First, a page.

The Bible’s last book, Revelation, focuses on the culmination of the age-long controversy between good and evil. Lucifer, a rebel angel, challenged the justice, fairness, and wisdom of God. He claimed that God was unfair and unjust in the way that He administered the universe. Revelation’s final judgment is at the very center of this conflict over the character of God.
Revelation 14:7, reads: “Fear God and give glory to Him, for the hour of His judgment has come; and worship Him who made heaven and earth, the sea and springs of water” (NKJV). Why is it significant that right after we are told about the “everlasting gospel,” the first angel’s message talks about God’s judgment? What does the “everlasting gospel” have to do with God’s judgment?
The gospel and the judgment, both parts of the first angel’s message, are inseparably intertwined. Were it not for the “everlasting gospel,” we would have no hope in the judgment. In fact, as we will see, the “everlasting gospel” is, indeed, our only hope in the judgment. There is no question that part of the content of the gospel is the announcement of judgment.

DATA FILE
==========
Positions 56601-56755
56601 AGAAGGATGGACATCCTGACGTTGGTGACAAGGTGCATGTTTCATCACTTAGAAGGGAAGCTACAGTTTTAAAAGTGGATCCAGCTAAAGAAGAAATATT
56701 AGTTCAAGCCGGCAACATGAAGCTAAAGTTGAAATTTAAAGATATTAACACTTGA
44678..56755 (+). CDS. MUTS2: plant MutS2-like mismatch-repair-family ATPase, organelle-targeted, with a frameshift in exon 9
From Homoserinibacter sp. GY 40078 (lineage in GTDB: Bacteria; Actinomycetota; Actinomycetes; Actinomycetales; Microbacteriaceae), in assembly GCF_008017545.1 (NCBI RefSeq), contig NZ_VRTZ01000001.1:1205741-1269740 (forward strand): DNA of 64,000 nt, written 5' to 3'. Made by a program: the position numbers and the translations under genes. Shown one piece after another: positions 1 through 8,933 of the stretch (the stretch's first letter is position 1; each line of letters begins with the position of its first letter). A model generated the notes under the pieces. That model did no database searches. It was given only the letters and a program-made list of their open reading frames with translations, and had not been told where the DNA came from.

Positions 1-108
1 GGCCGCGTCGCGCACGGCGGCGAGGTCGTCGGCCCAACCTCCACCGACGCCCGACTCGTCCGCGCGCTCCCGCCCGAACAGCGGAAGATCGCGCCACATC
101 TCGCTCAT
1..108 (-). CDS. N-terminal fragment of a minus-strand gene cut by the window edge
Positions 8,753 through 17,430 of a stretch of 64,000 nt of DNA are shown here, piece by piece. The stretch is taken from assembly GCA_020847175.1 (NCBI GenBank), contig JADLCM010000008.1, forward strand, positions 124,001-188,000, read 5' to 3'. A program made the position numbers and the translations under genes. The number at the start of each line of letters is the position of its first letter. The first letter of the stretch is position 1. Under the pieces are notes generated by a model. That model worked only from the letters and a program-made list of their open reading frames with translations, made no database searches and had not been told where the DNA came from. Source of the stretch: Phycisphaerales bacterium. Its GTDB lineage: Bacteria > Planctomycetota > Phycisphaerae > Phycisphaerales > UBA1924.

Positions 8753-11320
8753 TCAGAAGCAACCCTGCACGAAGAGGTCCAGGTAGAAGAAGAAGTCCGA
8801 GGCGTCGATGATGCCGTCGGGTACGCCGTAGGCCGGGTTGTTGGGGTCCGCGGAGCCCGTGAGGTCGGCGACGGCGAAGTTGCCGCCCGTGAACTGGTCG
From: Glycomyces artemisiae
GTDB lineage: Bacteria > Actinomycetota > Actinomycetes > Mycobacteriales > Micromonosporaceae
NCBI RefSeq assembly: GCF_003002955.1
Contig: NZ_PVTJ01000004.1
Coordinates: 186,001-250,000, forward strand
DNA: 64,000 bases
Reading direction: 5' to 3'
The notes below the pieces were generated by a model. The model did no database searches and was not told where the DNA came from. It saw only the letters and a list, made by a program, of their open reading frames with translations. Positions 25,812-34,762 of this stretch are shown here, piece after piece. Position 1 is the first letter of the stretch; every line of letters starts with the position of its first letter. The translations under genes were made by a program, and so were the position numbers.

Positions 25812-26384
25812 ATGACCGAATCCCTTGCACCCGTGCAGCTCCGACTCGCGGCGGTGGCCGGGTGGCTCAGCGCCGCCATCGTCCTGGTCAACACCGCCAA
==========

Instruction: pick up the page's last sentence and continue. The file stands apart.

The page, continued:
During this judgment, the unfallen worlds will see that God has done everything He can to save every human being. This judgment reveals God’s justice and mercy. It says something about His love and law. It speaks of His grace to save and His power to deliver.
The judgment is part of God’s ultimate solution to the sin problem. In the great controversy between good and evil in the universe, God answered Satan’s charges on the cross, but in the judgment, He reveals that He has done everything possible to save us and to lead us to the cross.
Heaven’s infinite, minute, exact, detailed records will be opened (see Daniel 7:10). We are so precious to God that the entire universe pauses to consider the choices we have made in light of the wooing of the Holy Spirit and the redemption so freely provided by Christ on Calvary’s cross.
|Read carefully Psalm 51:1-4, especially verse 4. How do these verses help shed light on the meaning and purpose of the judgment?|